Setting Up Conversion Tracking

Data report graphs and pie charts

AdWords would be pretty useless without this itty bitty thing called conversion tracking.

Actually, they didn’t have conversion tracking when AdWords was set up, but soon enough Google realised that finding out what happens after an ad is clicked would be pretty useful. Indeed, AdWords without conversion tracking is like waffles without syrup—quite unappealing. You can track your conversions for free on AdWords, so why wouldn’t you?

Knowing exactly how visitors convert is immensely valuable to any and every business, so you can take that information and run with it. It gives you total power and control over your ads—if an ad is generating leads and sales pretty well, you can find out how to increase it even further, and if an ad is an absolute underperformer and doesn’t generate any conversions, you can stop paying for it until you optimise your ad copy, keywords and/or your site pages.

Can’t I Just Use Analytics Goals and Transactions?

Fair question. It’s not only AdWords that offers customer activity tracking. We’ve spoken about Google Analytics a lot in Chapter 3 and come back to it now because Google Analytics goals are a great way to take a sneak peek into what your clients are doing on your site. Great news is that you don’t have to choose between Analytics goals or AdWords conversion tracking—you can have the best of both worlds and use them in tandem for biggest insight. Read about linking Google Analytics and AdWords.

The pros of Analytics are that you can track the entire flow of customers on your site and not just the ones which become conversions. That way, you can get a realistic picture of what the traffic of your business looks like. Plus, you can include conversions from non-AdWords sources too. Meanwhile, AdWords conversion tracking is perfect in situations when the primary interest is only in conversions from AdWords sources.


Setting up Conversion Tracking & Generating Conversion Tracking Code

So here is what you do:

  1. Go to your AdWords account, click on Tools and select Conversions.
  2. Click to set up a +Conversion or select an existing conversion.
  3. Select the Website option.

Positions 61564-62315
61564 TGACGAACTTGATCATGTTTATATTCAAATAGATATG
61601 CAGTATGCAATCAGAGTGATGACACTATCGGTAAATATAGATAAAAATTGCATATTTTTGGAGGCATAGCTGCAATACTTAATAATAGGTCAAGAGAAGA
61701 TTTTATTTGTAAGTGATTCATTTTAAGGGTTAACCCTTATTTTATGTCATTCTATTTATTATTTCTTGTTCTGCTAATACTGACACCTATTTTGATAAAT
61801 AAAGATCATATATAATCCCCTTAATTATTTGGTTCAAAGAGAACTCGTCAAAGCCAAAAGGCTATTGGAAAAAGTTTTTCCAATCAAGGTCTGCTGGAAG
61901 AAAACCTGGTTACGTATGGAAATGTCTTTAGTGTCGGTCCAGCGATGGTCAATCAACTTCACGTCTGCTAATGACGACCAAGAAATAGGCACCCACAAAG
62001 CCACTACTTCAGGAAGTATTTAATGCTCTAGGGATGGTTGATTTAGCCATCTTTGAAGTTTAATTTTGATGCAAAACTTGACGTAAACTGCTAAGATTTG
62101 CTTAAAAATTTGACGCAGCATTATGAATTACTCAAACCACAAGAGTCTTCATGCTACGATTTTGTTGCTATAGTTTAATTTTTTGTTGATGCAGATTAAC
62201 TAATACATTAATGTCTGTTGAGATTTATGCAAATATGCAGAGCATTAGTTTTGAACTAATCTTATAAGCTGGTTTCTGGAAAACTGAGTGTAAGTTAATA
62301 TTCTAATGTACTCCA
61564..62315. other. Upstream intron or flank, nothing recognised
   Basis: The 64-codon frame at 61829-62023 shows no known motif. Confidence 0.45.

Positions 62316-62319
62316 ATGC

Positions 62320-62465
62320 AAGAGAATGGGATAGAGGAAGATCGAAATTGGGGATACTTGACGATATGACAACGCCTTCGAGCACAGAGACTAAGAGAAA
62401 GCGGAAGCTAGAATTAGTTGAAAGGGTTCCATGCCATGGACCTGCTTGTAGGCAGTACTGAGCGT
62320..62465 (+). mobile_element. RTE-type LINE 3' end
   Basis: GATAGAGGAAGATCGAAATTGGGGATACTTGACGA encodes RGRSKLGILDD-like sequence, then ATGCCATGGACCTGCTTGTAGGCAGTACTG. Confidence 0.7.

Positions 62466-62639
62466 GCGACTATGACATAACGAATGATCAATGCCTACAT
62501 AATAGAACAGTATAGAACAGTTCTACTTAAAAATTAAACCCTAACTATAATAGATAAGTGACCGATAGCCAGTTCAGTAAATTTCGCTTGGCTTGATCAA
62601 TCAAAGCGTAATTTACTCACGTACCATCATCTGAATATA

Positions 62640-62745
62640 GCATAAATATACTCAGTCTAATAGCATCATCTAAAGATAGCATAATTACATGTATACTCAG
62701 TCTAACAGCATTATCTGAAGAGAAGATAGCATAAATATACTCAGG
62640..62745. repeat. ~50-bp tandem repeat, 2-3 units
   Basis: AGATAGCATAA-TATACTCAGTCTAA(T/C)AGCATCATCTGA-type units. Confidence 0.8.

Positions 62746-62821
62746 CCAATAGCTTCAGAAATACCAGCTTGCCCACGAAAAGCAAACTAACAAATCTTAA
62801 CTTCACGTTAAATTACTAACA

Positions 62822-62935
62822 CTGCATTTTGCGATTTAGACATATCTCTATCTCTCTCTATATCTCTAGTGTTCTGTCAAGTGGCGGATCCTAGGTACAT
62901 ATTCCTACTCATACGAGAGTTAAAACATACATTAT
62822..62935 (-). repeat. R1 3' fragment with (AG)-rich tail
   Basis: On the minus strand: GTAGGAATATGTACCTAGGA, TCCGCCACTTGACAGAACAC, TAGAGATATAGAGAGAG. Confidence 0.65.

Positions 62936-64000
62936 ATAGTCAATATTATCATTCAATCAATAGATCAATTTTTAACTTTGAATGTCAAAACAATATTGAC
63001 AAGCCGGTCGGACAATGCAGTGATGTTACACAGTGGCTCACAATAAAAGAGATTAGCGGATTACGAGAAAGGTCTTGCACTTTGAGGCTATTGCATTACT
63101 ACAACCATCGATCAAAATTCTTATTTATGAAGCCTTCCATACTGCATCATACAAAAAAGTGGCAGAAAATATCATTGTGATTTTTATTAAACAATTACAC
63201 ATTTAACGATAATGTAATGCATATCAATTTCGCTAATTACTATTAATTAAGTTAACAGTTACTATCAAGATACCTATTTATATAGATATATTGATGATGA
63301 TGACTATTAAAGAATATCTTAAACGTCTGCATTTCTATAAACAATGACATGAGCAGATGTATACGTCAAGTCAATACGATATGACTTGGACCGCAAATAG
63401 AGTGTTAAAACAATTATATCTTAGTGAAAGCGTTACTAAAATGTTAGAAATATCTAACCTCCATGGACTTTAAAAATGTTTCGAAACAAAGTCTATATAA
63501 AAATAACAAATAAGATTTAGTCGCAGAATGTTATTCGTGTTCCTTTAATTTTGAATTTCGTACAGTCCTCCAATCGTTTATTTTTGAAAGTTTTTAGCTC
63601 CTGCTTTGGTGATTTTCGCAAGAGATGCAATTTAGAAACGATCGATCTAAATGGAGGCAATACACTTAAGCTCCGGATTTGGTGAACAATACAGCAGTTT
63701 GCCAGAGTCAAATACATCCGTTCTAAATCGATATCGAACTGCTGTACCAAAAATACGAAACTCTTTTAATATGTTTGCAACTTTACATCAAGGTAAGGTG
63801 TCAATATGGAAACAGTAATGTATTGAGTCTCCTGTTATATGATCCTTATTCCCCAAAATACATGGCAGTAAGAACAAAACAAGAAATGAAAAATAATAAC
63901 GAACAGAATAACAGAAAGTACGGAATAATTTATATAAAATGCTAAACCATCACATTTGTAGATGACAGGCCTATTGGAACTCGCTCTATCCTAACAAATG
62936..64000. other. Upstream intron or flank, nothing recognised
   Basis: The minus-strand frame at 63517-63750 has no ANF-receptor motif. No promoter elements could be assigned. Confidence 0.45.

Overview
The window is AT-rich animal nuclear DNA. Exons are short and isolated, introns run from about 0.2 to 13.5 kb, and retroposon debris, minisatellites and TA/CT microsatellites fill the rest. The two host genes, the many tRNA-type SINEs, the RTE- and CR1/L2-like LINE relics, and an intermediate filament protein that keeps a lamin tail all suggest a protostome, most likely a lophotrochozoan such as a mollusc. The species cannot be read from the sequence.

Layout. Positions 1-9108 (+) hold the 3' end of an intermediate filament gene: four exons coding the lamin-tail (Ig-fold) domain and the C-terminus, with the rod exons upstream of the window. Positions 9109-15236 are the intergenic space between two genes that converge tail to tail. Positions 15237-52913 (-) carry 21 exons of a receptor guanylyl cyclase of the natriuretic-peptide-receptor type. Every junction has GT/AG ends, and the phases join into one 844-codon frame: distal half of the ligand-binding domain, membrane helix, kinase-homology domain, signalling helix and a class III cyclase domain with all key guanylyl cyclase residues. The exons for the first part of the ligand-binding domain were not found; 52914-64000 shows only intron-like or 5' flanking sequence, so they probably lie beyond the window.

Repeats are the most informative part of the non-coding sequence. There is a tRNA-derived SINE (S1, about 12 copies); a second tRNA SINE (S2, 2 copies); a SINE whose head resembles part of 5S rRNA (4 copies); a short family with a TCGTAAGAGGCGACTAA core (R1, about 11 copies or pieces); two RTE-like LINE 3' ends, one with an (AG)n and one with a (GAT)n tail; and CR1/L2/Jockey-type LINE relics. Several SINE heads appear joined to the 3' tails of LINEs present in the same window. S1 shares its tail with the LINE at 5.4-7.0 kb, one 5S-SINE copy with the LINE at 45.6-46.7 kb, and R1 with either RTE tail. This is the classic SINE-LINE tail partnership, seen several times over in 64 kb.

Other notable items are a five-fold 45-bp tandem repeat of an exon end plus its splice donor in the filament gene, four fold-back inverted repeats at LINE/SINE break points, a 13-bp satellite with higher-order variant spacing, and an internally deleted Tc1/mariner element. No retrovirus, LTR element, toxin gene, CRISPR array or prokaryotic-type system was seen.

4. Enter a Name, Value and Count for your conversion and click Done.
  5. Adjust the Conversion Windows as well as the Category of your conversion.
  6. When you’re happy with all the settings, click Save and continue.
  7. Choose either option: Save instructions and tag (if you’ll be installing the code on the site yourself) or Email instructions and tag (if your webmaster will be installing the code for you).

Conversion Settings

In the above section, we referred to some conversion settings that we’d like to take our time to explain right now. There are six simple settings that you should be aware of so that you make the best of your conversions data, and mine some good data to make you rich! Quite possible anyway.

1. Name

Simply the name that you wish to give the conversion you’re about to track. Don’t be tempted to put in random mumbo-jumbo or numbers one through nine, as you’ll later need this name to identify conversions easily.

2. Value

Your conversions can either have the same value, differing values or you can also choose to not assign a value at all. When you choose the conversions to have the same value, a £10 purchase and a £10,000 purchase will be counted as the same. See the problem with that? That’s why you can also enter varying values depending on the size of the contribution the conversion makes to your business.

3. Count

You can choose whether to count every conversion per ad click or just one. If you’re not sure, the option ‘every’ is the better one for sales, while ‘one’ is better for generating leads.

4. Conversion window

You have the flexibility to choose how long you’d like to track conversions after someone clicks on your ad, up to a maximum of 90 days. There’s also view-through conversion window if you’d like to track conversions from impressions rather than ad clicks (up to 30 days).

5. Category

Pretty self-explanatory, really. You can identify a conversion as a purchase/sale, sign-up, lead or view of a key page.

6. Include in “conversions”

This is selected by default, meaning that the data for the conversion will be included in “Conversions” reporting column.

There are more advanced settings and sub-settings within conversion reporting, but we’ll leave those to the advanced users. If you’re interested to delve deeper into this subject, then the Google AdWords pages will offer you plenty of reading material.


Putting the Code on Your Website

Once the tracking code is generated, you need to either place it on your site yourself or have someone else do it for you. If you aren’t that tech savvy, we’d advise that you get someone in the know to do it instead of you messing up bits of your sites coding. Trust us—it’s definitely worth paying a freelancer for an hour’s worth of work to get this done.

Yet, if you aren’t afraid of a few lines of code and have a can-do attitude (and know how to revert a site back to its previous version just in case something goes wrong), then go ahead and follow our instructions. Here is how you place the generated code on your site to track conversions:

  1. Open the HTML for the page that your customers see after they’ve completed a conversion, i.e. the page they reach when they purchase something or sign up for a newsletter.
  2. Then, find the bit of code called ‘body tags’ which look like this <body></body> and paste the code in between tags.
  3. Save the changes and your site should be all updated and good to go!